Im developing an A* for the first time, and I was using a priority_queue for the open set, until I realize you need to check if nodes are in the open set too, not just the close one.

Thing is, you cant iterate over a priority queue..So why everyone recommend a priority queue for the open set? Is it yet the best option? I think the only way to iterate over it is making a copy so I can pop everything from it (enormous cost).

What the best data structure to use on A*?


3 Answers 3


A priority queue (PQ) is an abstract data structure (ADS). There are many possibilities to implement them. Unfortunately, the priority_queue supplied with the C++ standard library is rather limited, and other implementations are suited a lot better for implementing A*. Spoilers: you can use std::set/multiset instead of std::priority_queue. But read on:

So what do you need from the priority queue to implement A* is:

  1. Get the node with the lowest cost
  2. Decrease the costs of arbitrary elements

Any priority queue can do 1., but for 2., you need a "mutable" priority queue. The Standard-Lib one cannot do this. Also, you need an easy way to find entries in the priority queue, to find out where to decrease the keys (For when A* finds a better path to an already opened node). There are two basic ways for this: You store a handle to the priority queue element within your graph node (or use a map to store those handles for each graph node) - or you insert the graph nodes themselves.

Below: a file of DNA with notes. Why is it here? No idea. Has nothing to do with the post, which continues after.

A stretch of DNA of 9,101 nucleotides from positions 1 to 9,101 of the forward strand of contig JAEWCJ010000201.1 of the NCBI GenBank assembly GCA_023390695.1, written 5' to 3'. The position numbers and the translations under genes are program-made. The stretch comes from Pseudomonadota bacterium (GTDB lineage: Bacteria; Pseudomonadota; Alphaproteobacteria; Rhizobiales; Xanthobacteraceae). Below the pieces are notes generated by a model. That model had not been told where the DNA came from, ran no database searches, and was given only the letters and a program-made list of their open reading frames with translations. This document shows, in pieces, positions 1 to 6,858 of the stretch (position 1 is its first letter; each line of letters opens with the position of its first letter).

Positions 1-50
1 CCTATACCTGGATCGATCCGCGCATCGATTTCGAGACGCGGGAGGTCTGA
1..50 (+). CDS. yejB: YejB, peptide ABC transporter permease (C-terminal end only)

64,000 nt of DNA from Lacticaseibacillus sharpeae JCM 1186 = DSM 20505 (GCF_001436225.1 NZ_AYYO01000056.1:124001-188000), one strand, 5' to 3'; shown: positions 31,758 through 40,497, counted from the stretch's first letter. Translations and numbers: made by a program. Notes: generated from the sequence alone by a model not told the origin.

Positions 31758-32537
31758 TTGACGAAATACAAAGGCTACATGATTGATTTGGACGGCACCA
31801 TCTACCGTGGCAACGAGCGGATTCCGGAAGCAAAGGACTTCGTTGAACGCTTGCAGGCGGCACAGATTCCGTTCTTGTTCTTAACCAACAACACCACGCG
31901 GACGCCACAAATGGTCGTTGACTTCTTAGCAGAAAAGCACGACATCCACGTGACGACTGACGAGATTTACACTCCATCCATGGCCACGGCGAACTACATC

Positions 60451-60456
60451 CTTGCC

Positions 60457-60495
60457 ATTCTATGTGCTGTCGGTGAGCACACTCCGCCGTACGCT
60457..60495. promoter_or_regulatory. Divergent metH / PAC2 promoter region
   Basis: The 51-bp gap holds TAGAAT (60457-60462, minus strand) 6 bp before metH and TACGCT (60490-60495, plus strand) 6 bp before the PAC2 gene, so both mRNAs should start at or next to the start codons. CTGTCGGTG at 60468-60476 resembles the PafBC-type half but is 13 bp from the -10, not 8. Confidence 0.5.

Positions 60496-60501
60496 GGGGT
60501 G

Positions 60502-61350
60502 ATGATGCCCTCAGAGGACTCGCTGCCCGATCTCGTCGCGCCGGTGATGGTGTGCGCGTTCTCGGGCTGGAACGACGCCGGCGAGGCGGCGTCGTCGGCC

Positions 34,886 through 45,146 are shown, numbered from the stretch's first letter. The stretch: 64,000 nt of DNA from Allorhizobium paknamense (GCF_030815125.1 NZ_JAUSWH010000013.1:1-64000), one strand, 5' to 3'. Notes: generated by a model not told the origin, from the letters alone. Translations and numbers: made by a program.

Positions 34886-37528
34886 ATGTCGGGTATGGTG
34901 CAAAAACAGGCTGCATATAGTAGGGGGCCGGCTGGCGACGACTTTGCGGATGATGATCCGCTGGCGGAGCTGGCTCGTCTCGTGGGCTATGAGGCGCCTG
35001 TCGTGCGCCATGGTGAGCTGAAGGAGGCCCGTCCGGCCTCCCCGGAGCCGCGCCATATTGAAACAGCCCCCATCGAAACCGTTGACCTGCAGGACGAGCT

For the first case, where you store handles for each node, you can use std::multiset for your priority queue. std::multiset::first() will always be your "lowest cost" key, and you can decrease a key by removing it from the set, changing the value and re-inserting, and updating the handle. Alternatively, you can use the mutable priority queues from Boost.Heap, which directly support "decrease-key".

For the second case, you would need some kind of "intrusive" binary tree - since your pathfinding nodes themselves need to be in the priority queue. If you don't want to roll your own, see the ordered associative containers in Boost.Intrusive.


The subject is very large, I suggest you reading this page if you want to know the different possibilities and have a good understanding of which data structure is adapted to your situation : http://theory.stanford.edu/~amitp/GameProgramming/ImplementationNotes.html#set-representation

In my case, the binary heap was a good balance between difficulty to implement and performances, which was totally what I was looking for. But maybe you are looking for something different ?

The rest of the document is a very good reference for A* for game development http://theory.stanford.edu/~amitp/GameProgramming/index.html


They mean A priority queue not necessarily the std::priority_queue class that comes with the language. If the built in one doesn't do what you need it to write your own, or find another.

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